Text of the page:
Medals, Olympic style, are awarded and the parade of winners is impressive.  Not every winner is present.  A representative is assigned to accept these awards. Irrepressibly cute Katie Pees accepted so many awards for the Human Race that she made Michael Phelps look like an amateur as she clinked about covered in gold.

What is so memorable are not the awards, but the winners.  There are so many and they are so deserving.  What a reminder of the rich tapestry of the arts we enjoy and appreciate here in Dayton.

Dayton Opera announces new trustees and officers

(Dayton, OH) – August 8, 2008 – At Dayton Opera’s recent annual meeting, four individuals from greater Dayton were elected as new trustees on its Board of Trustees. A new slate of Board officers for 2008-2009 was also recently approved.

The new trustees, elected for a three-year term, are:  Barbara Ann Hardy, educator with Xenia City Schools; Gary L. Nicholson, M.D., Greater Dayton Cancer Center and Hospice of Dayton; David G. Small, M.D., Kettering Health Network; and Merle F. Wilberding, attorney with Coolidge Wall LPA.

The Board Officers for the new fiscal year are: Chair: Jeffrey Ireland, Partner with Faruki, Ireland & Cox P.L.L.; Vice-Chair: Greg Robinson, , President of HCS, Inc.;
Secretary: Dale E. Creech, Jr., Senior Vice President and Chief Legal Officer of Premier Health Partners; and Treasurer: Ann Knerr, CPA with Clark, Schaefer, Hackett & Co.

Dayton Opera will open the 2008/2009 “Love Triumphant” season with performances of Puccini’s “Turandot” on October 18, 24 & 26 at the Schuster Center.

Bartlett published in bead magazine for unique idea

Annie Bartlett, a fourteen-year-old freshman at Oakwood High School, is both a musician and artisan. She has been an avid guitarist for the past five years and also enjoys making bracelets and necklaces using beads. Recently, she combined the two pursuits into one by making guitar pick bracelets and necklaces.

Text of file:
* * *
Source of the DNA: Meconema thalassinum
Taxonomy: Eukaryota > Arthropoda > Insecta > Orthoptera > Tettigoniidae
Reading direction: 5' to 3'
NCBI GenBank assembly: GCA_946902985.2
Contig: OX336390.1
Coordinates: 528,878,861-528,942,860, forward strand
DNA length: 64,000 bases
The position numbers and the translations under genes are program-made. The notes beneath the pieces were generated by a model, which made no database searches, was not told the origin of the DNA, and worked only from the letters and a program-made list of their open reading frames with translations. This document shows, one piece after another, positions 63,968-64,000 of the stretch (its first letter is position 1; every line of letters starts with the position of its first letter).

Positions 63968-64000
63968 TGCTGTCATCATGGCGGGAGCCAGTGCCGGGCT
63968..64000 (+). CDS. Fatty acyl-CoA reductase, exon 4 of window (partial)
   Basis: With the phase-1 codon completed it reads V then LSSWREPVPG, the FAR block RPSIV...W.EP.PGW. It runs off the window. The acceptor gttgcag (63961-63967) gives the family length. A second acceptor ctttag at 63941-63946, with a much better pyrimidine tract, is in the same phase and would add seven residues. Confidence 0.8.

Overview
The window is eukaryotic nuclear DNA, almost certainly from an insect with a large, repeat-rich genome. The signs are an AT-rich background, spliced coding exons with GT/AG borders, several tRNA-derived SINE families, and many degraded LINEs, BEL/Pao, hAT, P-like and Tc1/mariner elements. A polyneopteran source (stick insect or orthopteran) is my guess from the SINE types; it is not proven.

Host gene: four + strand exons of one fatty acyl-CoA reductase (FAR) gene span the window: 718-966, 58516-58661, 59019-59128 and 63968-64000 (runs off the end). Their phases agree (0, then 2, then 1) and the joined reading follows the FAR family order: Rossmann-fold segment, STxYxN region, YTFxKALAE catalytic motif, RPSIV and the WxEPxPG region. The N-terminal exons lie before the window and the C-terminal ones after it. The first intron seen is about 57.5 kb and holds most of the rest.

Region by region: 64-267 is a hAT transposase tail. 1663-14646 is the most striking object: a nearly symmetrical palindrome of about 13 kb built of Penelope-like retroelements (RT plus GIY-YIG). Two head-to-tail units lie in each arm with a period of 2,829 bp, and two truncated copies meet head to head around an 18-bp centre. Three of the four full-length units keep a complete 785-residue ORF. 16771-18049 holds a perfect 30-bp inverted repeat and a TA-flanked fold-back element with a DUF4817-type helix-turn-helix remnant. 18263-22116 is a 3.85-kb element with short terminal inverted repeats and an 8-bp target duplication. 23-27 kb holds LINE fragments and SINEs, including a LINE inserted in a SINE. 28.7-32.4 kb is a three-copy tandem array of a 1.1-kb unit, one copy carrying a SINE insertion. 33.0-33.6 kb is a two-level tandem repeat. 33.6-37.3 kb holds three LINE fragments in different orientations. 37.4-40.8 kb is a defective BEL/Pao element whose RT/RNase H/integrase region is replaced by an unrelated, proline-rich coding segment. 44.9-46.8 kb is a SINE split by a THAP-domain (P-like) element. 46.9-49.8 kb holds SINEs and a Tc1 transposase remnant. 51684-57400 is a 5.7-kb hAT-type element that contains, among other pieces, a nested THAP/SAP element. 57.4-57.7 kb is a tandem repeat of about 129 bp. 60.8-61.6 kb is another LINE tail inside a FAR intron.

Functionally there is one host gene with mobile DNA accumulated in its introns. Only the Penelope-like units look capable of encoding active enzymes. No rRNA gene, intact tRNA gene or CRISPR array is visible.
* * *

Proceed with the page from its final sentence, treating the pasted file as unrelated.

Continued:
Her handiwork will be featured in an article written by her and published in the Fall specialty issue of Beading Parties, a spinoff of Bead Style magazine. She obtained her guitar from Hauer Music, her guitar picks from Ace Music and her beads and necklace threads from The Bed Cage. She also said she will custom make bracelets and necklaces. Call her at 299-4479 if interested.

When she isn’t threading her way through a guitar chord pattern or threading guitar picks into beadwork, she enjoys playing on the junior varsity soccer team where she is co-captain along with Cara Mumford. Apparently, she lives in a zoo as her family has two cats and a dog, an aquarium of fish, a cage of birds and a terrarium of turtles. When asked what she wanted to be when she grew up she said she wanted to be an architect or engineer, “or an artist” she added.

OHS alumnus/artist art show in Chicago

Artwork Tristes Tropiques by Stephen Eichhorn.

Chicago-based artist Stephen Eichhorn (OHS, 2002) is currently showing work in a solo show at Bucket Rider Gallery, The show is entitled Tristes Tropiques, and features delicate paper collages created from reproductions of foliage (palm fronds, grasses, leaves, and flowers) cut by hand mining a variety of sources, including National Geographic magazines and the dead stock of 70’s and 80’s wall coverings. Eichhorn reassembles these elements into something outside of the reality of the natural world. Formally transferring the simplest elements of the pastoral into conceptual sculpture, he takes a cue from theoretical or invisible architecture, creating another world, wholly existing on its own terms and with its own visual language.The final product eerily retains a sense of its origins: his constructions feel as if they could exist in reality but clearly do not. They simultaneously offer a vestige of the world around us while also acting as a reminder of the way that we mediate every part of it into something that is our own.

The title of Eichhorn’s exhibition is taken from Claude Levi-Strauss’ influential study of the same name and is used to loosely reference the author’s encounter of the elements of otherness and his attempts to arrange and describe his experiences. Detailing the creation of an abacino, or fire fan, Levi-Strauss explains, “there are several ways of solving the problem and several kinds of palm leaf (and) it is possible to combine leaves and methods to produce every conceivable form, and one can make a collection of specimens illustrating these miniature technological solutions.” Eichhorn is also creating solutions, albeit aesthetic ones, to the world around him.

Eichhorn lives and works in Chicago. He received his B.F.A. at the School of the Art Institute of Chicago in 2006. Currently, he also has artwork in group exhibitions at the Illinois State Museum and Josee Bienvenu Gallery in New York City. At the end of August, he will have work exhibited in a group show in Hallway Bathroom Gallery, in San Francisco, CA. Next month, he travels to Seattle, Washington, where he will open a solo show entitled “House Plants” at Cairo Gallery. Stephen’s work is included in a number of private and corporate collections, including recent acquisitions by Fidelity Investments. Samples of his artwork can be viewed at

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August 26, 2008
Volume 17, No. 35